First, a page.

Feb. 25Informal Seminar - Youngji Joh (postdoc candidate)Georgia Institute of TechnologyCouplings in the Pacific in a changing climate: Theories, Observations, and Models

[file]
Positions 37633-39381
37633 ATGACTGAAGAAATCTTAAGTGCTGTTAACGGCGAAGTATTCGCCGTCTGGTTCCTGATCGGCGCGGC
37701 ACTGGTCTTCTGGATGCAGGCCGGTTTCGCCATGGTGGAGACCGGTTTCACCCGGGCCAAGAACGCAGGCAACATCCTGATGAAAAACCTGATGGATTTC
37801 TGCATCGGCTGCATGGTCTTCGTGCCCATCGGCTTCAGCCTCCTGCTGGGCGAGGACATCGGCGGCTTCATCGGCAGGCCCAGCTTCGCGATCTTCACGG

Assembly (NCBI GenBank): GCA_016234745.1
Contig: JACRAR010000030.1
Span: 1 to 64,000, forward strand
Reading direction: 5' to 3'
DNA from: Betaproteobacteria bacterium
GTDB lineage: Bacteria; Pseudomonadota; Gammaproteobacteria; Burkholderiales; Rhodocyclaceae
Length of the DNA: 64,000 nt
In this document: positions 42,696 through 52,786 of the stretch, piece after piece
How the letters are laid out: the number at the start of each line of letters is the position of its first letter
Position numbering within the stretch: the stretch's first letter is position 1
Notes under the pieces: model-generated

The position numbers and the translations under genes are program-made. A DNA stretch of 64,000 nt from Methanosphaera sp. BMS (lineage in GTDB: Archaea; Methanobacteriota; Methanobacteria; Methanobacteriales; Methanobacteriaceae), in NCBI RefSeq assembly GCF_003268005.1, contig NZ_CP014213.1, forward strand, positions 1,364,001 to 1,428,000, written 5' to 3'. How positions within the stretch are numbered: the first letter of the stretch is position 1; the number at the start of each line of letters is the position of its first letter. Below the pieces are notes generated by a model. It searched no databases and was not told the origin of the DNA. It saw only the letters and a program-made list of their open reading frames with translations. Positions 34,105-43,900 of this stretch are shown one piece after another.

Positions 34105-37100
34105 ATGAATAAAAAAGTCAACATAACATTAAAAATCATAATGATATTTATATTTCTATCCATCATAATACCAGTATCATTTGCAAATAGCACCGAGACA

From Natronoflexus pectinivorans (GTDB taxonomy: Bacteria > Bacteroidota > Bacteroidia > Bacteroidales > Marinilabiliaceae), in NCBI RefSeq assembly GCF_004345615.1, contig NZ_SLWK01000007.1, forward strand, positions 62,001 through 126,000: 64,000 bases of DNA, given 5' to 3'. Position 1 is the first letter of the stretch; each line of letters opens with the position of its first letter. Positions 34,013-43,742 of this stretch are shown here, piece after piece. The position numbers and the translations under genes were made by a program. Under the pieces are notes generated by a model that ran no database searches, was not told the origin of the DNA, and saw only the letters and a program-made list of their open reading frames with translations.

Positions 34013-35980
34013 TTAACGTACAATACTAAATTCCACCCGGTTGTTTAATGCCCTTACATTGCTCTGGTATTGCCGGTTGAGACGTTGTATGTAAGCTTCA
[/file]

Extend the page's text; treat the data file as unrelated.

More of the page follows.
Pacific climate and weather extremes including heatwaves, drought, and hydrological hazard, which drive significant impact on the U.S. community and thus have been paid great attention, are dynamically linked to not only local air-sea interactions, but also large-scale climate variability (e.g., Pacific decadal variability and El Niño Southern Oscillation). This study aims at improving the theories of climate coupling within the North Pacific and across to the central tropical Pacific with investigating their response to anthropogenic forcing. Using multiple observational reanalyses and global climate model ensembles, we first show that winter ocean temperature extremes over the Northeast Pacific significantly resemble the representations of the North Pacific decadal variability (e.g., North Pacific Gyre Oscillation, NPGO and Pacific Decadal Oscillation, PDO). We find that the multi-year warm anomalies in the Northeast Pacific are associated with the consecutive occurrences of NPGO-like and PDO-like ocean signatures via ENSO atmospheric teleconnections. The results suggest that the increasing coupling between NPGO and PDO leads to the prolonged North Pacific marine heatwaves, and those warm events are becoming stronger in amplitude with a larger area under anthropogenic forcing. Combining satellite data with several observation reanalysis products, we next offer observational evidence revealing that a preferred decadal timescale (~10yrs) in the North Pacific western boundary current system, the Kuroshio Extension (KE) region, may arise from an interaction with the central tropical Pacific (CP) (e.g., CP-ENSO). The results show that the KE decadal dynamic state can drive a persistent downstream wind stress curl that projects on atmospheric forcing of the CP-ENSO, which in turn excites westward oceanic Rossby waves in the central North Pacific that reach the western boundary back. Consistent with this hypothesis, the cross-correlation function between the KE and CP-ENSO indices exhibits a significant sinusoidal shape corresponding to a preferred spectral power at 10yrs. Using high-resolution coupled climate models, we finally show that the decadal KE dynamics are not independent of the central tropics and their coupling is becoming stronger under anthropogenic forcing. The results suggest that a higher amplitude quasi-decadal KE/CP-ENSO sequence under warmer climate may allow a stronger basis for decadal predictions of Pacific climate variability, further for societally relevant biogeochemical quantities (e.g., salinity, oxygen, and chlorophyll-A) and fisheries.